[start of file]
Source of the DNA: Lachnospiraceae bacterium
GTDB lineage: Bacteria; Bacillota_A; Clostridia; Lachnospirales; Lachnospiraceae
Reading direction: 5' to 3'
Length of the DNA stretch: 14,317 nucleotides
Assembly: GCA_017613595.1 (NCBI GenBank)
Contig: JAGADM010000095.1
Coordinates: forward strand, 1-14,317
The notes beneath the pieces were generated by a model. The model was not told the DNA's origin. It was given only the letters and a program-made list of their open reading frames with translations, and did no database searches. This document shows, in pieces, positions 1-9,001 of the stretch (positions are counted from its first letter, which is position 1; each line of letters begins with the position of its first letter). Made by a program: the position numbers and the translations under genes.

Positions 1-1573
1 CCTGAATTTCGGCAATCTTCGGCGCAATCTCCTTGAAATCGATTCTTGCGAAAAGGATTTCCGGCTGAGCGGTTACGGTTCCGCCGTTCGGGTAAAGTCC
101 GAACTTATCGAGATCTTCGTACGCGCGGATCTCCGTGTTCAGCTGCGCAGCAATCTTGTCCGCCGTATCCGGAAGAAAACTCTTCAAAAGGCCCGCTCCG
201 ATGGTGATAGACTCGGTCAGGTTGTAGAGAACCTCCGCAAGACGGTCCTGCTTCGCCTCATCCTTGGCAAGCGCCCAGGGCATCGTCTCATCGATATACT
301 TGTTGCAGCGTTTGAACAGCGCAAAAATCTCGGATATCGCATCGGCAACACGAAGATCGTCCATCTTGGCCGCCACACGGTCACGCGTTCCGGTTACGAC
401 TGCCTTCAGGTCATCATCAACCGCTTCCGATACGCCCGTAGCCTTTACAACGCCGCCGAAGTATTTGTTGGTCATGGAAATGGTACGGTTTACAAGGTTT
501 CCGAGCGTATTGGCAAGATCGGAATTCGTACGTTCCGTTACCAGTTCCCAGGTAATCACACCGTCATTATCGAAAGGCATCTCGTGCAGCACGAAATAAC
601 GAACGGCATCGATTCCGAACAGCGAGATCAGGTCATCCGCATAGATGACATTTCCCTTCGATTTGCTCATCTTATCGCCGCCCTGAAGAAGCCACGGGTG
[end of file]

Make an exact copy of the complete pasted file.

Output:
Source of the DNA: Lachnospiraceae bacterium
GTDB lineage: Bacteria; Bacillota_A; Clostridia; Lachnospirales; Lachnospiraceae
Reading direction: 5' to 3'
Length of the DNA stretch: 14,317 nucleotides
Assembly: GCA_017613595.1 (NCBI GenBank)
Contig: JAGADM010000095.1
Coordinates: forward strand, 1-14,317
The notes beneath the pieces were generated by a model. The model was not told the DNA's origin. It was given only the letters and a program-made list of their open reading frames with translations, and did no database searches. This document shows, in pieces, positions 1-9,001 of the stretch (positions are counted from its first letter, which is position 1; each line of letters begins with the position of its first letter). Made by a program: the position numbers and the translations under genes.

Positions 1-1573
1 CCTGAATTTCGGCAATCTTCGGCGCAATCTCCTTGAAATCGATTCTTGCGAAAAGGATTTCCGGCTGAGCGGTTACGGTTCCGCCGTTCGGGTAAAGTCC
101 GAACTTATCGAGATCTTCGTACGCGCGGATCTCCGTGTTCAGCTGCGCAGCAATCTTGTCCGCCGTATCCGGAAGAAAACTCTTCAAAAGGCCCGCTCCG
201 ATGGTGATAGACTCGGTCAGGTTGTAGAGAACCTCCGCAAGACGGTCCTGCTTCGCCTCATCCTTGGCAAGCGCCCAGGGCATCGTCTCATCGATATACT
301 TGTTGCAGCGTTTGAACAGCGCAAAAATCTCGGATATCGCATCGGCAACACGAAGATCGTCCATCTTGGCCGCCACACGGTCACGCGTTCCGGTTACGAC
401 TGCCTTCAGGTCATCATCAACCGCTTCCGATACGCCCGTAGCCTTTACAACGCCGCCGAAGTATTTGTTGGTCATGGAAATGGTACGGTTTACAAGGTTT
501 CCGAGCGTATTGGCAAGATCGGAATTCGTACGTTCCGTTACCAGTTCCCAGGTAATCACACCGTCATTATCGAAAGGCATCTCGTGCAGCACGAAATAAC
601 GAACGGCATCGATTCCGAACAGCGAGATCAGGTCATCCGCATAGATGACATTTCCCTTCGATTTGCTCATCTTATCGCCGCCCTGAAGAAGCCACGGGTG